A leading Japanese economist analyses Japan's trend toward greater inequality of income and wealth distribution and makes policy recommendations for countering it. Contrary to general belief, and to Japan's own self-image, inequality of income and wealth distribution in Japan has grown in the past two decades. In this well-written and accessible book, Toshiaki Tachibanaki analyses the movement toward more income inequality in Japan and offers policy recommendations to counter the trend. Tachibanaki, Japan's leading expert on income distribution, draws on new statistical data covering wealth, inheritance, farm and business holdings, salary, and other relevant factors, to demonstrate that Japan can no longer be thought of as a "90 percent middle-class society." The book, updated and substantially expanded from Tachibanaki's 1998 Japanese best-seller, discusses the history and the causes of Japan's increasing income inequality and analyses the effect on wealth distribution of intergenerational transfer.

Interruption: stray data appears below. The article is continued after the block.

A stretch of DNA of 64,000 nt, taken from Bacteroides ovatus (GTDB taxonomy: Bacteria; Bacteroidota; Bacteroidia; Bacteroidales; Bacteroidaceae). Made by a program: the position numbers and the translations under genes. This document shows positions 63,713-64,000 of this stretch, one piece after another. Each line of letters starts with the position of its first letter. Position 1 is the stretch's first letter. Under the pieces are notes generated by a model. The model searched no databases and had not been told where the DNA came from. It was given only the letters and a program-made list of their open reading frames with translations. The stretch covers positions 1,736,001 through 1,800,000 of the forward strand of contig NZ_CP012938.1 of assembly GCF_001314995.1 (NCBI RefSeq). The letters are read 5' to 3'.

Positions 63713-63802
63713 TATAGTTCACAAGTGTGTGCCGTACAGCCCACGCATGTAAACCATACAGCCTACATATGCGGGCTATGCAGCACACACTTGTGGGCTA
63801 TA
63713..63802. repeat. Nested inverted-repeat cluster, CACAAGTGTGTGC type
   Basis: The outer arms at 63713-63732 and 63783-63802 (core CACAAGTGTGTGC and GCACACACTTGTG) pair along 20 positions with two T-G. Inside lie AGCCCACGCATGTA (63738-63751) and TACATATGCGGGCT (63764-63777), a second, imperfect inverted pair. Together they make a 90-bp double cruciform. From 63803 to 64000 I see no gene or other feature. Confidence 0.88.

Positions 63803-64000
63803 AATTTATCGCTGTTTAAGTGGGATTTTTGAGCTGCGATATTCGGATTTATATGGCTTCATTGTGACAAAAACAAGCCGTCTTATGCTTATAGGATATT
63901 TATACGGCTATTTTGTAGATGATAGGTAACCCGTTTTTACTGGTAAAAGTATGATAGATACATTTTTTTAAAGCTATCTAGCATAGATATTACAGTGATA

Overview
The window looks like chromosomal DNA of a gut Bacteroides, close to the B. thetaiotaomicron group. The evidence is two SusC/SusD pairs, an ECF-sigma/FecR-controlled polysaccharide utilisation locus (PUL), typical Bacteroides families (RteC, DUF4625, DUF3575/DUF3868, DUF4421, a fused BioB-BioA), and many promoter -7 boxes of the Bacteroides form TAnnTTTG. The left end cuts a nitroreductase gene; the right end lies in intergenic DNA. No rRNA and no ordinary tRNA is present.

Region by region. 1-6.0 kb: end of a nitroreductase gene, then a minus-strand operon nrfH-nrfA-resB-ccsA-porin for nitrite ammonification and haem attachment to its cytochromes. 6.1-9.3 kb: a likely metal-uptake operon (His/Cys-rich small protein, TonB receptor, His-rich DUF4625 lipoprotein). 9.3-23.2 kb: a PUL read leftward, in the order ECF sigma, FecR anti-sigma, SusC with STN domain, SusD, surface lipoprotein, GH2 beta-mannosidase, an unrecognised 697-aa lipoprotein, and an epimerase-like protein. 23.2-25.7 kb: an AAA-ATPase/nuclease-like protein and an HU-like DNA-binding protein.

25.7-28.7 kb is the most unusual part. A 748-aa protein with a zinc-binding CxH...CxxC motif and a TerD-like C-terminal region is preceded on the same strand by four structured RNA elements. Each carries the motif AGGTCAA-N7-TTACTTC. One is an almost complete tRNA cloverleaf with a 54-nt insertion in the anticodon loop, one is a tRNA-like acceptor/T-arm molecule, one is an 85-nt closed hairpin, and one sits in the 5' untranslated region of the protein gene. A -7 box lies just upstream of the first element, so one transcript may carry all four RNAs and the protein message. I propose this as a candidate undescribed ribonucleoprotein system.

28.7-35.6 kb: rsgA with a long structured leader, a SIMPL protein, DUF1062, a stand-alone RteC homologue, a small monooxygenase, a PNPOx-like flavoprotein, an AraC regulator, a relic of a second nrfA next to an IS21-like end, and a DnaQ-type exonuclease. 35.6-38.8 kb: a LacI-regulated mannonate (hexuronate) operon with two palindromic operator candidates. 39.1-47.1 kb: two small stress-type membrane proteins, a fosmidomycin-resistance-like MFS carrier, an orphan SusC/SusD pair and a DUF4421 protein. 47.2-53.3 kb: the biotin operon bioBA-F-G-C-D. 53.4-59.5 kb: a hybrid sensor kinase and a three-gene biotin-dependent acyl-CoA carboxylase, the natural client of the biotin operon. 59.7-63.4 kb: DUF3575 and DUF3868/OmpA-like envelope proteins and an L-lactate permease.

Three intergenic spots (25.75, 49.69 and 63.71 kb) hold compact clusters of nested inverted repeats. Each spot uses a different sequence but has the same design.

Employing cross-national comparisons to the United States and Europe throughout, Confronting Income Inequality in Japan examines the contrast between equality of opportunity and equality of outcome, evaluates equality of opportunity in terms of education and occupation, analyses the relationship between income distribution and income growth, discusses the role of hierarchical positions in organisations, and considers the differences between welfare states and nonwelfare states. Concluding with policy recommendations, Tachibanaki argues against the belief of some economists that greater inequality is unavoidable if Japan is to achieve a strong economic recovery.
Toshiaki Tachibanaki is Professor of Economics at Kyoto University and Director of the Millennium Project on Aging at the Economic Planning Agency in Japan. He has been a visiting professor or fellow at INSEE (Paris), Stanford University, the London School of Economics, the International Monetary Fund, and other institutions.